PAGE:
Block Billing, Failure to Describe Tasks, and Insufficient Hourly Rate Proof Were the Main Infirmities.
Above: Ancient Greek iron sickle. Author: Giovanni Dall’Orto. Wikimedia Commons.
U.S. Magistrate Judge Paul S. Grewal of the Northern District of California, in Apple, Inc v. Samsung Electronics Co., Ltd., et al., Case No. C 11-1846 LHK (PSG) (N.D.Cal. Doc. No. 2123, filed Nov. 7, 2012), ruled on Samsung’s and Apple’s requests for awards of attorney’s fees as sanctions for discovery violations by both sides under F.R.Civ.P. 37. In doing so, he provided a nifty roadmap and tips for successfully garnering fees in these type of controversies (equally applicable to fee petition contests).
In discussing the legal standards applicable to fee requests, Magistrate Judge Grewal observed that although the court normally should grant an award in full if the opponent cannot come up with specific reasons for reducing the fee request, “[a]t the same time, nothing in this standard compels a court to overlook ambiguities in a requesting party’s supporting materials that it was in a position to argue”--a burden of proof point which is an excellent one.
Samsung requested $258,200.50 for fees associated with three discovery motions, but was only recovered $160,069.41 from Apple under the court’s award. The reasons for the reductions: lack of detailed records from Samsung showing the tasks performed; vague time descriptions which led to inferences that the case was overstaffed; rampant block-billing, which resulted in a 20% reduction in those entries (with the court citing a Califonia State Bar study indicating that block-billing inflates hours by 10-30%); and a vague reference to the 2011 National Law Journal billing survey on hourly rates, but not narrowing the inquiry to the San Francisco market such that the court adopted the American Intellectual Property Law Association’s annual survey of hourly rates using the AIPLA’s 75% Quartile rates. However, Magistrate Judge Grewal did believe time spent on meet-and-confer conferences was fairly included in Samsung’s fee request.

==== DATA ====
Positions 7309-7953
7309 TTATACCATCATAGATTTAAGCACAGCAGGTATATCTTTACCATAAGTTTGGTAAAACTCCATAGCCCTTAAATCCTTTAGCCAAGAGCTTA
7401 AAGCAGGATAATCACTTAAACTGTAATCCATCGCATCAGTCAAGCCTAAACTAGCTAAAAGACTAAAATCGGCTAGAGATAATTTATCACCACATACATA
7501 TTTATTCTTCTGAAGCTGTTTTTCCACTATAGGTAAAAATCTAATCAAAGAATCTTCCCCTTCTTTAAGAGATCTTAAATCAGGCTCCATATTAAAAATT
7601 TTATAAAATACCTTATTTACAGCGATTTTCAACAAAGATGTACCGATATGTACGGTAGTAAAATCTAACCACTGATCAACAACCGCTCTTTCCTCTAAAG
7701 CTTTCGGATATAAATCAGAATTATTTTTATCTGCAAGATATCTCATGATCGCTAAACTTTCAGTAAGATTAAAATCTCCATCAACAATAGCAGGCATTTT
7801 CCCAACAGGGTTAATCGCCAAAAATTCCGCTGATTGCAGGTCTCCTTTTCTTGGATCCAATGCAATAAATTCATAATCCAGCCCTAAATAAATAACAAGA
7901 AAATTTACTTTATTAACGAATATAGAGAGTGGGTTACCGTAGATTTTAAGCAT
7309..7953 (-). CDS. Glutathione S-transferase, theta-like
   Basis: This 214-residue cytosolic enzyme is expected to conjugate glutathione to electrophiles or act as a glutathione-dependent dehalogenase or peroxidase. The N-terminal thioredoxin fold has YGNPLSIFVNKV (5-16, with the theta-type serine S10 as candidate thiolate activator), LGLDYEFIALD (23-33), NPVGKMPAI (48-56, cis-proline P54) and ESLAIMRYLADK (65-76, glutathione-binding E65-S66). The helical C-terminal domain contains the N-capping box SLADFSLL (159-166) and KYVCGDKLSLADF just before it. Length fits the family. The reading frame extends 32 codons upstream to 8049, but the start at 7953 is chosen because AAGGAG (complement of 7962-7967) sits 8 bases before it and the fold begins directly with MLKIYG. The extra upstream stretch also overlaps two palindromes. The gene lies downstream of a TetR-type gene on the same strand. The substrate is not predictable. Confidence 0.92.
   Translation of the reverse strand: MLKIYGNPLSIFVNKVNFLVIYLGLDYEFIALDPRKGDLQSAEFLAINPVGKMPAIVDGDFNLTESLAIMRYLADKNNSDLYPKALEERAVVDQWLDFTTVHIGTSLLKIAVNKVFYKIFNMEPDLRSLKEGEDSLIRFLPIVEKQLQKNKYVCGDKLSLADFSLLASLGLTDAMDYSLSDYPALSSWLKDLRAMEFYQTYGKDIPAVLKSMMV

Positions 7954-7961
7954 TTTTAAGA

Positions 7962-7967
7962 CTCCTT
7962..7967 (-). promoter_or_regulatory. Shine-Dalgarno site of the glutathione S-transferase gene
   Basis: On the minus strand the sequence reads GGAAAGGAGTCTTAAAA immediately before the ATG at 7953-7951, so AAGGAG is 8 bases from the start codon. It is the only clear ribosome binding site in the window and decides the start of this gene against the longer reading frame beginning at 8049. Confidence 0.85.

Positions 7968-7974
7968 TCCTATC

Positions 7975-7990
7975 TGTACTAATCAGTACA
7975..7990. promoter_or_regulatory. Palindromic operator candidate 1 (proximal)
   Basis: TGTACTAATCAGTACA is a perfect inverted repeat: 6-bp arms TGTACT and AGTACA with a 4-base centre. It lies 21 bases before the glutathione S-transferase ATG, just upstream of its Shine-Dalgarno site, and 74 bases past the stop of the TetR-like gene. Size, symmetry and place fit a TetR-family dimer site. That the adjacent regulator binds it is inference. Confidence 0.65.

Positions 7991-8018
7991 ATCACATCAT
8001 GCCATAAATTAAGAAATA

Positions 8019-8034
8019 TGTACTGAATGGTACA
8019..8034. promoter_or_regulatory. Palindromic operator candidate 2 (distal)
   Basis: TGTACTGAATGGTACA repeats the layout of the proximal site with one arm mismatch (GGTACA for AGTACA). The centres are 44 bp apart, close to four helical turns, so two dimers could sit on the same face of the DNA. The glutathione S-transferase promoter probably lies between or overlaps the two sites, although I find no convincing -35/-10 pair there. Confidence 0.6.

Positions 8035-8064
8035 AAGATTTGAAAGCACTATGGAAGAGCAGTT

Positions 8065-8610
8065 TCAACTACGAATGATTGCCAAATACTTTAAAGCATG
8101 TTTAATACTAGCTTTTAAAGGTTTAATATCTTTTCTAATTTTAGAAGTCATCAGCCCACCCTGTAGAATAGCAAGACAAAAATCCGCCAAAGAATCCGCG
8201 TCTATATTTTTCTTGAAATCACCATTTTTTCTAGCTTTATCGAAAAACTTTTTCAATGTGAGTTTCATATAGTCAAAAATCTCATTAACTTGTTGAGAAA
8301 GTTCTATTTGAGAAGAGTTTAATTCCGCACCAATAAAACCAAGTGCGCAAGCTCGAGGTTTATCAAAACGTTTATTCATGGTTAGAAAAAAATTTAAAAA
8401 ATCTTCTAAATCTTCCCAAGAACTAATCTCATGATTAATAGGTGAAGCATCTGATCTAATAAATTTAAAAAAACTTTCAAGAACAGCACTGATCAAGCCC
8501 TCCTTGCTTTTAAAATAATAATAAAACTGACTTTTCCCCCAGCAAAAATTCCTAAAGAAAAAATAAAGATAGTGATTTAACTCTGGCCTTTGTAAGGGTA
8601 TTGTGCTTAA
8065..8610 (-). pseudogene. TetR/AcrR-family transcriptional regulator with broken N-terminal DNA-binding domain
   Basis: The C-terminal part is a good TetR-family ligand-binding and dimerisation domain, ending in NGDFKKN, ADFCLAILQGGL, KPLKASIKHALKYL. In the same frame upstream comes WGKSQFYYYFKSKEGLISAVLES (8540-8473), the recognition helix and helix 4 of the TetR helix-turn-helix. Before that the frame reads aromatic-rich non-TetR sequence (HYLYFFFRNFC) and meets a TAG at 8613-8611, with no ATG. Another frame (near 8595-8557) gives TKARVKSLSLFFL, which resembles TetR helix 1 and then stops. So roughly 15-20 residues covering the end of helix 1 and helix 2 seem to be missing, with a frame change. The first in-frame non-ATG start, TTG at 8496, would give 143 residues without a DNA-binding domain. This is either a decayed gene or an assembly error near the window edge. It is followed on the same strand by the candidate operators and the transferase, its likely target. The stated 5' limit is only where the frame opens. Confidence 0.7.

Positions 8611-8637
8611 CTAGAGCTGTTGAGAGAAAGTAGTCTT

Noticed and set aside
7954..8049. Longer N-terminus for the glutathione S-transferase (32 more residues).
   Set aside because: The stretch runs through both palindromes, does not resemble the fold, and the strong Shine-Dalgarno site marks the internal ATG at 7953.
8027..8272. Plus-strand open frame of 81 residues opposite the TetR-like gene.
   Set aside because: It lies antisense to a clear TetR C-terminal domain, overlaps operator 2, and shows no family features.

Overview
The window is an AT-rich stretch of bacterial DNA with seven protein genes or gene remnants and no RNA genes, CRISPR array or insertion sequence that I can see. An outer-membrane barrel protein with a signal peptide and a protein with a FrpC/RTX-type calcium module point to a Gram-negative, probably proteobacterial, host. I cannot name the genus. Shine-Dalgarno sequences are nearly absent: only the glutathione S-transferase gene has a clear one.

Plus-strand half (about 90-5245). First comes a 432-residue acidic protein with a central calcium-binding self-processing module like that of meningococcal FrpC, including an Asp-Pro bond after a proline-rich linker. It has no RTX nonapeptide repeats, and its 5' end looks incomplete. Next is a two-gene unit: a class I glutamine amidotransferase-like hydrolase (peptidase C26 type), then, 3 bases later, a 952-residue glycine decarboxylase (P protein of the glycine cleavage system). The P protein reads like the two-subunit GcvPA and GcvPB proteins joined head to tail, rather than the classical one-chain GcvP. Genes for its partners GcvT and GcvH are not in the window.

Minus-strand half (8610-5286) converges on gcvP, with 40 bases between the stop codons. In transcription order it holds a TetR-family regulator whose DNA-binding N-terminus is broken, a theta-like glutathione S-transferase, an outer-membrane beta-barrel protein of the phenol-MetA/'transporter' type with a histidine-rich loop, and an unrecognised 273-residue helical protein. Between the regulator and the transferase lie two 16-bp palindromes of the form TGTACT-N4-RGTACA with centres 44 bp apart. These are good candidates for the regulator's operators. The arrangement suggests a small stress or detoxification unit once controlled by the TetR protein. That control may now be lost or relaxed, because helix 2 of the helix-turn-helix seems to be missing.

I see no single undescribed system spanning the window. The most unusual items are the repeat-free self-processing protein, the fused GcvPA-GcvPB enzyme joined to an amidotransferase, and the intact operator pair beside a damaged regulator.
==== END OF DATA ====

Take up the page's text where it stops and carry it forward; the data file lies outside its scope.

In contrast, Apple requested fees of $29,167 (which it derived by dividing $116,669 in fees for pertinent discovery motions by four so as to compensate for the one germane motion at issue), but was awarded instead $21,554.14 by the magistrate judge. The major reductions were for block billing (20% haircut for these entries also); failure to segregate tasks so that compensable activities could be determined; including fees for excludable activities (administrative relief and motions to seal); and unsubstantiated hours.
This order does show what fee petitions need to contain in order to pass muster: (1) a description of the activities for which fees are sought, substantiated with detailed billings (with no block billed or vague generic entries) and a summary of total time spent on important tasks per attorney; (2) attorney qualifications and proof (survey and likely expert) about the reasonable hourly rates for comparable attorneys in the litigation venue; (3) an explanation why the case was staffed as it was given the type of litigation involved and response by the opponent; (4) segregation of fee requests only to pertinent activities to which fee entitlement relates; and (5) support for a mutlipler if fee enhancement is being sought.